Posted in Commentary, Lessons Learned, Politics

“Those who cannot remember the past are condemned to repeat it.”–George Santayana

We had a lovely, low-key Thanksgiving: slept in, took in a movie, made nothing but reservations for dinner, and came home to have the traditional post-feast nap.

The movie we saw was Lincoln, which was excellent, and you should probably see it. My favorite bit was toward the end, as they’re debating the final vote on the 13th Amendment to the Constitution that would abolish slavery forever. There is some passionate discussion about whether, in freeing the slaves, would suffrage for them be next? And then what? Women voting? As I sat there in my chair and watched the old white men on the screen guffaw, roar, and generally lose their ever-lovin’ minds in the face of considering anything as preposterous as universal suffrage, at a safe and comfortable 147-year remove, I couldn’t help but be struck at how ridiculous they seemed. So much wailing and gnashing of teeth and pulling out of hair at the idea that other people were actually people and deserved to be treated as such by the law, even if individual humans were determined to cling tightly to their petrified (in all senses of the word) injustice. Not to mention that it was, and remains, incredible to me that civil rights, which are ultimately natural human rights codified, should be voted upon at all. The very idea that I, one human, gets to vote on your humanity, is baffling and despicable. There is really no other way to describe it.

And yet many people think it’s still up to them whether their friends, neighbors, and coworkers have the same rights they do in every single aspect of their lives. And if they can’t coerce the federal government into following their personal judgment, then they will try to do it state by state. There was not a single argument for keeping African slaves in bondage that hasn’t been trotted out again and again every time some oppressed group and its allies decided they were sick and tired of being oppressed, and it was high time something was done about it.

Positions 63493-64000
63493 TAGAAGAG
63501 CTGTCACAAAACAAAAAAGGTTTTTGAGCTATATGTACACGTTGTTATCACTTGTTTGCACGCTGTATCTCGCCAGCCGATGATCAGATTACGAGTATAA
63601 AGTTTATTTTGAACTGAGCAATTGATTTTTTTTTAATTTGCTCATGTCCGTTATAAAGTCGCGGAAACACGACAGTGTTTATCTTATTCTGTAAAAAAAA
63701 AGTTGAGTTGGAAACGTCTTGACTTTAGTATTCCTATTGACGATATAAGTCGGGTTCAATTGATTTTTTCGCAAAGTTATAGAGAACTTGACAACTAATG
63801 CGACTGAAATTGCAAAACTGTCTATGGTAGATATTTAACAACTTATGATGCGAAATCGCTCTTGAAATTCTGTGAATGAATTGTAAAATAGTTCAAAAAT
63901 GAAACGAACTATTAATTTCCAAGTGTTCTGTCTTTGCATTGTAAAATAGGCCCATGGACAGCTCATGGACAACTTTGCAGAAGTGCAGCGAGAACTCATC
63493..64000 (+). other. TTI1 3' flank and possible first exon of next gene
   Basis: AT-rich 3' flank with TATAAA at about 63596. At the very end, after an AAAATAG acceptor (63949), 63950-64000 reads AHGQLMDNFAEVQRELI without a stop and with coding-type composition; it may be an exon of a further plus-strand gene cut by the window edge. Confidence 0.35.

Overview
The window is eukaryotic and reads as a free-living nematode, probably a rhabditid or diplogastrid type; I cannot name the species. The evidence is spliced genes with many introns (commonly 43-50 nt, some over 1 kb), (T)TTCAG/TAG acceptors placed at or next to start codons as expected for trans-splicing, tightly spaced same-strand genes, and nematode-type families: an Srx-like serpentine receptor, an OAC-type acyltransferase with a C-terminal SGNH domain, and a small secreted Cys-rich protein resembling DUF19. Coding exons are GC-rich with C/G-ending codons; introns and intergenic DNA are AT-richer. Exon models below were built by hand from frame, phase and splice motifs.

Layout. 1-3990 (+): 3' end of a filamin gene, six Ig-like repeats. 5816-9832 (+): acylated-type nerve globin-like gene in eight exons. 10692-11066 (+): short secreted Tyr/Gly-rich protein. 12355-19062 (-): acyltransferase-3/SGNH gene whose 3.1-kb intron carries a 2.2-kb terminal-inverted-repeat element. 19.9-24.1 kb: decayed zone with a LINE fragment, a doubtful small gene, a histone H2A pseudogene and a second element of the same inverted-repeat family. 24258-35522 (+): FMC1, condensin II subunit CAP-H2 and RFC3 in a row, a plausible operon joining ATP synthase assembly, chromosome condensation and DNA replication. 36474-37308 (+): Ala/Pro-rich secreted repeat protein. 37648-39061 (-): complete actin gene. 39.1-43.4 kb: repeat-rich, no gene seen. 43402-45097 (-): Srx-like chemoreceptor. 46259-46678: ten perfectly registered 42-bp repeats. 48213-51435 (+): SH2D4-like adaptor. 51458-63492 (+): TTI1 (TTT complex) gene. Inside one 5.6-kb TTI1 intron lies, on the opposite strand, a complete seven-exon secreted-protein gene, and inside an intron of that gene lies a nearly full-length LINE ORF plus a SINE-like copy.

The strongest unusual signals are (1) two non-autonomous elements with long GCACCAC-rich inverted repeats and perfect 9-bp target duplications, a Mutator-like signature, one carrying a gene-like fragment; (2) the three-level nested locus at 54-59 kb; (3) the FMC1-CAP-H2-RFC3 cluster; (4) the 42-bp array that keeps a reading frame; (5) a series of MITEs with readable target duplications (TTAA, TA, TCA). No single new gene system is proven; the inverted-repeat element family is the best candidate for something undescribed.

Today, it’s our GLBT population, and in 147 years, the same idiot crybabies who seem to insist on their God-given right, their freedom (in a breathtaking bit of irony) to oppress others haven’t disappeared. If anything, they seem to have grown more strident. In one light, I suppose that’s encouraging–they are no doubt screaming so loudly because they know the end is near. 4 states in this last election had marriage equality measures on the ballot–3 to allow it, and one to ban it. The 3 to allow it passed, and the the one to ban it failed, as it should have. Because reality, and the history it becomes, is forever on the side of evolution, and those who would dig in and refuse to be moved will be left behind, and then buried by the avalanche of those who come after them who hold no such prejudices and can’t understand anyone who does. We must adapt or die. We must think instead of fear, and any thinking person cannot truly think it’s okay to keep other human beings down.

And in 147 years, some woman will be sitting in her 3-D holodeck, enjoying a historical drama of 2012, shaking her head at how ridiculous we were in our angry, violent opposition to the self-evident and inevitable. With any luck or justice at all, it won’t take that long.

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Author:

I've been doing some form of creative writing since 9th grade, and have been a blogger since 2003. Like most bloggers, I've quit blogging multiple times. But the words always come back, asking to be written down, and they pester me if I don't. So here we are. Thanks for reading.

2 thoughts on ““Those who cannot remember the past are condemned to repeat it.”–George Santayana

  1. i could never be an old white man. i don’t plan on living that long for one thing, but i don’t even want the responsibility of casting a vote in a jury trial that might put a man in prison. i don’t want that kind of power. i don’t want to tell anyone how to live.

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